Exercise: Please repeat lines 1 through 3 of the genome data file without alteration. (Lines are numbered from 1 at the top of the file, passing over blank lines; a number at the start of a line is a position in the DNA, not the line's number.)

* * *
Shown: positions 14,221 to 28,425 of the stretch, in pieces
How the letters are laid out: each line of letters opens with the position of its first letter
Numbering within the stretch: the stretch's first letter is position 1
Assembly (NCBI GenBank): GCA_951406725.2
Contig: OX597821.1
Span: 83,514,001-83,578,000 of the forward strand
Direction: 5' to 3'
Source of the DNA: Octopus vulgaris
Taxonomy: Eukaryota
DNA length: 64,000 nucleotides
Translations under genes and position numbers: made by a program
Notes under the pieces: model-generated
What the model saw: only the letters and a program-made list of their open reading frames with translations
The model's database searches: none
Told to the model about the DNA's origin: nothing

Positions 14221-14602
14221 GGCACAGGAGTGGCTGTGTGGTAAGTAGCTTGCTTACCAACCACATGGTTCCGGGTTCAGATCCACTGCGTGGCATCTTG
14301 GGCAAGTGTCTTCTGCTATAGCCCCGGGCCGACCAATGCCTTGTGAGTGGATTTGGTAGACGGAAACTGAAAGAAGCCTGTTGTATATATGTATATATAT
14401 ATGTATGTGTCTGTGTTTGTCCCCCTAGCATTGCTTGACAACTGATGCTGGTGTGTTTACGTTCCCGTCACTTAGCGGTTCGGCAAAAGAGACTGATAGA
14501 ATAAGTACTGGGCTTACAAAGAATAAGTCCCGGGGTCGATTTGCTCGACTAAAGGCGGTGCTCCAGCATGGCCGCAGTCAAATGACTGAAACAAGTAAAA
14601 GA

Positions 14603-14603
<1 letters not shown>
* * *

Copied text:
Shown: positions 14,221 to 28,425 of the stretch, in pieces
How the letters are laid out: each line of letters opens with the position of its first letter
Numbering within the stretch: the stretch's first letter is position 1